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The Library of Lost Opportunities

The Stranger is a musician and a writer, it was refreshing to go out with someone who is actually my match creatively, for once. I wasn’t sure how it would go, if it would feel more like a war room or a meeting of two minds in harmony. It was somewhere in between. We both laughed a lot. He’s English and polyamorous and his love language is words of affirmation. The man knows how to weave a compliment.

We escaped the heat, hiding in an air-conditioned café with arabesque cut-out windows. The windows begged to be a backdrop in a film noir.  The sunlight striped across his face. I let him read the first draft of my book. I watched him smile and nod. I told him the whole story: the ending, the whodunnit, who would be left standing. I told him which side wins. Which is to say, I told him which side I take in the fight.

We talked about murder and misadventure. He had recently returned from participating in an international art heist. This is the sort of date I am supposed to be going on, honestly. We’re both writing novels. I drank three mélanges, and fearing I would turn electric, I cut myself off. We left the cafe and decided to brave the heat. We headed to one of Vienna’s few English book stores: Shakespeare & Co. On the way a rainstorm followed behind us, nibbling at our ankles and kissing our foreheads.
“To the library!” he cried and we walked a bit faster.

It was dramatic, right as we reached the bookshop entrance the storm fell, chiming against the cobblestones like a pocketful of spilled change. But, no luck for us, the used book cart had to be rushed inside first. This is the kind of date I should be going on. So we didn’t quite escape the rain, but we made it inside relatively unscathed.  I bought three books, all new, but we spent a good half-hour perusing the used section in the back of the shop.  It’s dimly lit and scented with the petrichor of old paper and aged leather. I climbed the sliding ladder, braving the height to paw at a book with a dramatic red cover. I leaned back and looked at him. He should have kissed me then, but he didn’t.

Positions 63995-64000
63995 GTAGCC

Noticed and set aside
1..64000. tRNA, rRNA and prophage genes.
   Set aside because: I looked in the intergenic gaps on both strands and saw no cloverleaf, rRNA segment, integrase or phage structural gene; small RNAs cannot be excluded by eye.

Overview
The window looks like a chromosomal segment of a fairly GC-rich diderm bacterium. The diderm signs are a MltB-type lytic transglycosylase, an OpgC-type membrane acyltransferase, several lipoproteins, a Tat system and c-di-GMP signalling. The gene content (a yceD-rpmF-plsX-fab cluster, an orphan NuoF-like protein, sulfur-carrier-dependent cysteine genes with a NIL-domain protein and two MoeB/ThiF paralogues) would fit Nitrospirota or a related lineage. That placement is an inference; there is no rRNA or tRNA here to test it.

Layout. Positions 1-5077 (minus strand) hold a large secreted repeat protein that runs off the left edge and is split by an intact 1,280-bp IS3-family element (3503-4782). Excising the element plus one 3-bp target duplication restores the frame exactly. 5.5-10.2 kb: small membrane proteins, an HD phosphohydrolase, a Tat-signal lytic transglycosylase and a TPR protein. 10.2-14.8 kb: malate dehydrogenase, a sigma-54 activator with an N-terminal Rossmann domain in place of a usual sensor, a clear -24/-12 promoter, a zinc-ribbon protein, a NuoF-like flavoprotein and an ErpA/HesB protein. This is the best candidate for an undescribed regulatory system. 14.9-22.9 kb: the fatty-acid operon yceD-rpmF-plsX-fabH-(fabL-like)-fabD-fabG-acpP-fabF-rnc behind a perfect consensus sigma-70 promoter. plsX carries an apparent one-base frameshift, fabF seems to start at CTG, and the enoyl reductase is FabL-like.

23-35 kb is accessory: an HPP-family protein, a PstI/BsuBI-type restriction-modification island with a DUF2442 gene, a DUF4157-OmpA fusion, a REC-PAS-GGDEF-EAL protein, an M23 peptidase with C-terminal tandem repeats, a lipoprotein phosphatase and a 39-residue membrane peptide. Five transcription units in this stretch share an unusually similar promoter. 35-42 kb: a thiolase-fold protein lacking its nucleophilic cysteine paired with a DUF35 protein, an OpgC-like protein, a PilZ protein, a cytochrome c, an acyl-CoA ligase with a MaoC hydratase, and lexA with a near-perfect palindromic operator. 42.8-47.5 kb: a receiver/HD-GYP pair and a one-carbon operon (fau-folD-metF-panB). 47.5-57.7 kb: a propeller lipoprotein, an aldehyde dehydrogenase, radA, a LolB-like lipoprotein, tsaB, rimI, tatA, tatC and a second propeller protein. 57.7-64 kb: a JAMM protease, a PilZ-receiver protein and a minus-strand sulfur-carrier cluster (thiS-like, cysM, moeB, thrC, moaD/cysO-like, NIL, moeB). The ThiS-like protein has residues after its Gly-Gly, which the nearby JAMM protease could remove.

“The library of lost opportunities,” he called it later.

I arrived for the date in full mystery author mode. A few weeks ago I leaned into the cliché and ordered myself a “poison ring” with a secret compartment that opens up. I usually keep medication for my stomach inside, for a laugh.  I attempted to use the ring in a dating ploy the other week, and I wrote a secret note,  rolled it up into a scroll, and put it inside the ring. The ploy did not work at the time, the date never asked me what was inside, but the Stranger did. I had forgotten the note by then. But I showed him the ring in the store and he asked what it said, and I told him he could see it later.

We spent 5 hours together breaking apart each other’s sentences, and curing our mutual writer’s block, or at least applying a balm to the wound. I left with three new books and he walked me back to my apartment. On the way, he asked my opinion about asking for consent before a kiss and I said I like it. When we reached my door I told him he could read the note hidden inside the ring. He unrolled it slowly and smiled,

The note read:

“Are you ever going to kiss me?”

And he did.

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